What Is the Best Treatment for AD/HD?

The best way of helping a child who has this condition, requires a serious multidisciplinary approach. This must include:

  1. Proper diagnosis, especially with the non-hyperactive, difficult to diagnose children. (See diagnosis section.)
  2. Setting up goals for treatment results, before starting with the treatment. The goals must be high but realistic and as the situation improves, these must be readjusted. When the IQ score is very high, yet the school performance is very poor, goals may be set higher than expected. When the difference between an expected high performance due to a high IQ score (that may enable one to be an A student), and the actual school performance is very significant, the difference may be attributed to the AD/HD difficulties. In such cases the improvement with stimulant medications may be remarkable. Some children may in fact become A students (from failing), within a short period of time.My experience has shown that some children who were considered “mentally deficient” in special education, with proper management, including stimulant medications, have become A students in a mainstream education program. Hoping to become an A student is the goal I like to see families wish for. This goal may be very realistic in many situations, more than most parents believe.
  3. Changing the mind set, resetting the priorities of the child’s lifestyle and activities may enable him to achieve the set goals. For example, changing recreational and sport activities if they interrupt the after school learning session, accommodating the activities in a way most helpful to the academic needs. Habits believed to disturb learning should be eliminated or adjusted (tv time, Nintendo, etc.)
  4. Structured learning. (See specific section on Contracted, Structured and Rewarded Learning.) This is the program that helps exercise the brain to overcome the cognitive dysfunctions of AD/HD.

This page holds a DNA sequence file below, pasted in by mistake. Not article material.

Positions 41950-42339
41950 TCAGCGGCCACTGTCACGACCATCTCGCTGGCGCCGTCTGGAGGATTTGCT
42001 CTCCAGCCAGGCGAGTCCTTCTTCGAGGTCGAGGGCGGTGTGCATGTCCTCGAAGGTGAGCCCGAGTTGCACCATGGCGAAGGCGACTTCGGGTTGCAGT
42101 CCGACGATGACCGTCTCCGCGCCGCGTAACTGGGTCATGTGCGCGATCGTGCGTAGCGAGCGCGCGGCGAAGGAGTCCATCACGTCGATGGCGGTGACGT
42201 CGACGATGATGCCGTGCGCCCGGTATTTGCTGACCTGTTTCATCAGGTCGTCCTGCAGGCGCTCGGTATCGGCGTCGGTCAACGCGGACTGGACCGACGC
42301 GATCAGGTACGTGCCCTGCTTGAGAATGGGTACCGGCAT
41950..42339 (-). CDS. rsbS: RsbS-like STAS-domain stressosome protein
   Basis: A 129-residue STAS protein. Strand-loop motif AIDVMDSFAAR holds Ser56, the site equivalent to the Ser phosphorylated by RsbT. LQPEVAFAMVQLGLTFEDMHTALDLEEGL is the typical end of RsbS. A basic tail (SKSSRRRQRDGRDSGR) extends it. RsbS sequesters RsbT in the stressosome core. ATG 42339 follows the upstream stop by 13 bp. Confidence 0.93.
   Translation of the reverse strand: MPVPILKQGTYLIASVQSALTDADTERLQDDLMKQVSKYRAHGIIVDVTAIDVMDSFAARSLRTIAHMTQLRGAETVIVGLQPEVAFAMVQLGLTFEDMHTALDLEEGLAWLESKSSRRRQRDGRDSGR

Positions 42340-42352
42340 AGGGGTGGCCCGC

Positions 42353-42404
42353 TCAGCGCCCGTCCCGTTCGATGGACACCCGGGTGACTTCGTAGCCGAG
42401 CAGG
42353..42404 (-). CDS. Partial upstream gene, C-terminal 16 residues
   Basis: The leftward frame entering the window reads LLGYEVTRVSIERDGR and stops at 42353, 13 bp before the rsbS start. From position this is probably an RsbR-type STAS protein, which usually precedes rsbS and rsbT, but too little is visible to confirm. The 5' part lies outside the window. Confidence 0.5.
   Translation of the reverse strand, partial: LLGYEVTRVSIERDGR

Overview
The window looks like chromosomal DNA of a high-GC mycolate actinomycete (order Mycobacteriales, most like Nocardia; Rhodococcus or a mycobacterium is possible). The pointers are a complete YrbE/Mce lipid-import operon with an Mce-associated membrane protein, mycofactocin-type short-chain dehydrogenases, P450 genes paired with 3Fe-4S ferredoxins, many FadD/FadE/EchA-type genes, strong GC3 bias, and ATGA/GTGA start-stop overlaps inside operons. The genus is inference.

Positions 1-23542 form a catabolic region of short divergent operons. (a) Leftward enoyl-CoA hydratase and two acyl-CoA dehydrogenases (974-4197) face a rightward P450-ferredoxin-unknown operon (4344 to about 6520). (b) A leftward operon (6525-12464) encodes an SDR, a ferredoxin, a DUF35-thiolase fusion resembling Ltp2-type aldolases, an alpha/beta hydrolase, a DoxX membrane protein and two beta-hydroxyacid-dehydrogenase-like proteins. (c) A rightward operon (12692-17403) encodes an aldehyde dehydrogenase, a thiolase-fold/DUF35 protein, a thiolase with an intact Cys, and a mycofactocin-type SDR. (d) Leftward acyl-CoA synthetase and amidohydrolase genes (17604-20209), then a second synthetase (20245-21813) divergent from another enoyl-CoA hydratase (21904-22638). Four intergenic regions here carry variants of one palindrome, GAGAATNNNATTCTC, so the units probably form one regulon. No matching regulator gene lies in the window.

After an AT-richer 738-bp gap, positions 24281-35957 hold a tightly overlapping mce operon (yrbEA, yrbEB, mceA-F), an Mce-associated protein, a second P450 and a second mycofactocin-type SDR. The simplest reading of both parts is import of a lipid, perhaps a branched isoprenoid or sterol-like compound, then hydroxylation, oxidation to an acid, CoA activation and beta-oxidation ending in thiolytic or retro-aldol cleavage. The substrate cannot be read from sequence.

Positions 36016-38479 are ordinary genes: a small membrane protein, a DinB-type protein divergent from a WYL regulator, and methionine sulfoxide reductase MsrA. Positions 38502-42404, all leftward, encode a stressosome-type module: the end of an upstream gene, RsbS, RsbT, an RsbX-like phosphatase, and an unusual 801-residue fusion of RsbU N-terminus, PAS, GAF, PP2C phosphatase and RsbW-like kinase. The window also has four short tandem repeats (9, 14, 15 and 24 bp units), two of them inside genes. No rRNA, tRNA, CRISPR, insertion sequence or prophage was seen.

5. School involvement. Accommodations may be made as needed. I usually advise parents not to overdo it with extra help that may be an unnecessary “crutch” for the child. Helping too much may lead to a possibility that the child will take advantage of the help, becoming lazier than needed. Some extra help at school may require specific labeling by the board of education. This may be avoided by proper medication and supportive management. If possible, special education and resource room should be avoided, so that the child will not lose the challenge in school.Once accommodations are needed, the 504 laws may be activated. This indicates that all the children with difficulties must get equal opportunity. Special requests must be made in regards to this law. These may include increased time or a quiet environment for testing, or even a one on one assistance from a paraprofessional, who will redirect the child’s attention to the class work. Board of education “labeling” permitting these accommodations may include, most commonly, “learning disabled,” “emotionally disturbed,” or a more gentle one, “other health impaired.” Accommodations, including special educational services, require an IEP (Individual Educational Program). This is a specific academic plan for the child’s goals at school. An IEP is a “legal document” and must include an IQ test.
  6. Psychologists. Help from a psychologist or counselor may be important. Some kids may need help with self esteem difficulties, social skills, controlling their rage, improving their insight with regards to how their behavior impacts themselves and others, or dealing with an oppositional and deficient behavior.Psychological help is an important supportive treatment for the right individual, but does not result in a cure. Children who have hyperactive behavior or inattention due to a chemical imbalance will be unable to correct this situation as a result of “psychological treatment.”